Hundreds of migrants stranded in Budapest after police stop trains departing for Germany

All westbound departures from Keleti station were stopped earlier today

Hundreds of migrants with valid train tickets were locked out of the station
Hundreds of migrants with valid train tickets were locked out of the station

Hundreds of migrants are stranded in Budapest after Hungarian police stopped trains leaving for Austria and Germany in a bid to stop them travelling onwards.

Authorities reportedly halted westbound departures from Keleti station for more than an hour this morning, with an announcement over its loudspeakers saying that the measure would be in effect for an undetermined period of time.

Hundreds of migrants and asylum seekers were ordered to leave the building, including many who had spent hundreds of euros on tickets.

Photos showed men and women, some with young children, waving their tickets in the air outside the station as they chanted "Germany, Germany".

Although the station was later reopened, migrants were barred from entering by lines of police with batons and riot helmets and they were left sitting on the pavement outside, facing a temporary blockade.

The stoppage came after scuffles broke out between passengers pushing towards platform gates where a train was scheduled to leave for Vienna and Munich, and the police blocking them.

Hungary, which has drawn international criticism for the 100 mile-long barbed wire fence it is erecting along its border with Serbia, is the main gateway to the EU for asylum seekers from countries including Syria and Afghanistan crossing by land through the Balkans.

Police forced migrants outside the station after departures were stopped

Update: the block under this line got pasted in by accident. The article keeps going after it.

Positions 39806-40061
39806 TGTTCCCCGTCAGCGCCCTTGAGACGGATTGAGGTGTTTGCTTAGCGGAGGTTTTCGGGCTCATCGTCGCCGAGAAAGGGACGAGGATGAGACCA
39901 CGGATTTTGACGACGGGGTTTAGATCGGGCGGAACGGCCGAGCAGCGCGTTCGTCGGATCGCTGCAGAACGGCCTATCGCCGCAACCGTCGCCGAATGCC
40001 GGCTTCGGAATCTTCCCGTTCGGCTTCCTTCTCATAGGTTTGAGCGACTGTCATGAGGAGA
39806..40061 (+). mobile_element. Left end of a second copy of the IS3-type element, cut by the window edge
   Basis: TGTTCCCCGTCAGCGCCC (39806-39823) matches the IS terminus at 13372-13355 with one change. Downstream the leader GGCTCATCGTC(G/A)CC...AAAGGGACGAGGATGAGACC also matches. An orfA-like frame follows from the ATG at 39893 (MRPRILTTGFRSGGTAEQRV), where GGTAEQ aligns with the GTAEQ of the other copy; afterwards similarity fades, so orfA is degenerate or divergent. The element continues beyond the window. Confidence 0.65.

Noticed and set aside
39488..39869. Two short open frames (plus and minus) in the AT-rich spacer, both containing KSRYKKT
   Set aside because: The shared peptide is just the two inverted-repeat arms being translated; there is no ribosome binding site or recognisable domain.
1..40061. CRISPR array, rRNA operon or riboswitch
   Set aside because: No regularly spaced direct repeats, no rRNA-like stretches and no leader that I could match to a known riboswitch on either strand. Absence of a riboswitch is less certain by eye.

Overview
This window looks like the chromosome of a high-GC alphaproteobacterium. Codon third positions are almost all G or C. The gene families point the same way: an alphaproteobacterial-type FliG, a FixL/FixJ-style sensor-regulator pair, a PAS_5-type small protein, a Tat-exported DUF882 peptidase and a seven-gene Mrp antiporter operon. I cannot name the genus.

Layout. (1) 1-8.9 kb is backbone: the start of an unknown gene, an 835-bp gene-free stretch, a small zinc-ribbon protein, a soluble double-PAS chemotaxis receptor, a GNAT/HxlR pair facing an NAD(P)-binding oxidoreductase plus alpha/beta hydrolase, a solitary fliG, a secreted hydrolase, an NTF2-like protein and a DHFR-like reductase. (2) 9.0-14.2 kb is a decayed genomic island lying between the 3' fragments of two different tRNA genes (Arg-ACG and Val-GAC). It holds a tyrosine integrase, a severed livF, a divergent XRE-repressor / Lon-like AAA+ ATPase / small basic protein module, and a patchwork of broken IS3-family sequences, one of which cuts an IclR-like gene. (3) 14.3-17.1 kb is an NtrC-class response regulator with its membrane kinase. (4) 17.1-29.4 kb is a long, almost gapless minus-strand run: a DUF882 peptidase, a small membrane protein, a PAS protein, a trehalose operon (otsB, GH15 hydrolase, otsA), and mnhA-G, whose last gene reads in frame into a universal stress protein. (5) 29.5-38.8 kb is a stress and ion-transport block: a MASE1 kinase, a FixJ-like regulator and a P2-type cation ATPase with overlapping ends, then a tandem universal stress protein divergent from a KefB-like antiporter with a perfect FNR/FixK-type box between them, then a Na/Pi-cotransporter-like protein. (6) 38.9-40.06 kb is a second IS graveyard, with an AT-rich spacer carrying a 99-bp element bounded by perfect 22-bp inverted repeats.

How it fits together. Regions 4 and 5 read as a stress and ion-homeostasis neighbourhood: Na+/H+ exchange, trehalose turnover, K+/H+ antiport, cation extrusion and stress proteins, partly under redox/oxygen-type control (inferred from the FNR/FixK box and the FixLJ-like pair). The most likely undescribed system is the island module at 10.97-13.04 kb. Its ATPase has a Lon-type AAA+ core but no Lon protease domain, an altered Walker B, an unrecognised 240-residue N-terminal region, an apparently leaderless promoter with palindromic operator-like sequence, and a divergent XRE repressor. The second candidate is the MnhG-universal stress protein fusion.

William Lacy Swing, director general of the International Organisation for Migration, said in an interview with The Associated Press that countries blocking migrants from boarding trains drive them to dangerous options.

“If you - as they have just done in Hungary - if you deny them, although they have a paid ticket and you don't let them to get on board, you push them right into the hands of smugglers,” he said.

“So they get into vans and into trucks, and they die.”

Zoltan Kovacs, a spokesperson for the Hungarian government, said it was trying to enforce EU laws requiring anyone who wishes to travel within Europe to hold a valid passport and a Schengen visa.

“If we do not succeed in restoring order and legality here, illegal migration - including that of refugees, who are truly in need of protection - will become completely unmanageable,” he added.

Marah, a 20-year-old woman from Aleppo, Syria, said her family had bought six tickets for a RailJet train that was scheduled to leave for Vienna at 9am today.

“They should find a solution,” she told Reuters. “We are thousands here, where should we go?”

Hungarian soldiers build a fence near the town of Morahalom, Hungary.

The decision to bar the migrants from westbound trains was a U-turn from the previous day, when Hungary and Austria let thousands of undocumented people leave for Germany in a violation of EU rules that requires migrants to stay in their country of arrival until they are granted asylum.

Around 3,650 migrants arrived from Hungary at Vienna's Westbahnhof station on Monday, the city's police said, adding that most continued to neighbouring Germany.

Austrian security forces stopped two trains near the Hungarian border on the same day, with police checking their immigration papers and returning anyone who had not been processed to Budapest, AFP reported.

Hungary's government has previously claimed Germany's “more flexible attitude” towards Syrian refugees is encouraging immigration but Angela Merkel said her country's policies were not to blame.

The Chancellor said today that Syrians do have a high chance of being granted asylum but “that should be no surprise...and should actually be similar in every European country.”

She said current rules were not being adhered to and a new common European asylum policy must be introduced to bring a “fair distribution” of refugees across EU states.

Under current regulations, known as the Dublin provision, asylum seekers must remain in the first European country they enter until their application is processed and face deportation from other member states if they are found to violate entry requirements.

The EU's Schengen agreement normally allows unrestricted travel between member states but countries can reintroduce border controls under exceptional circumstances.

Additional reporting by agencies

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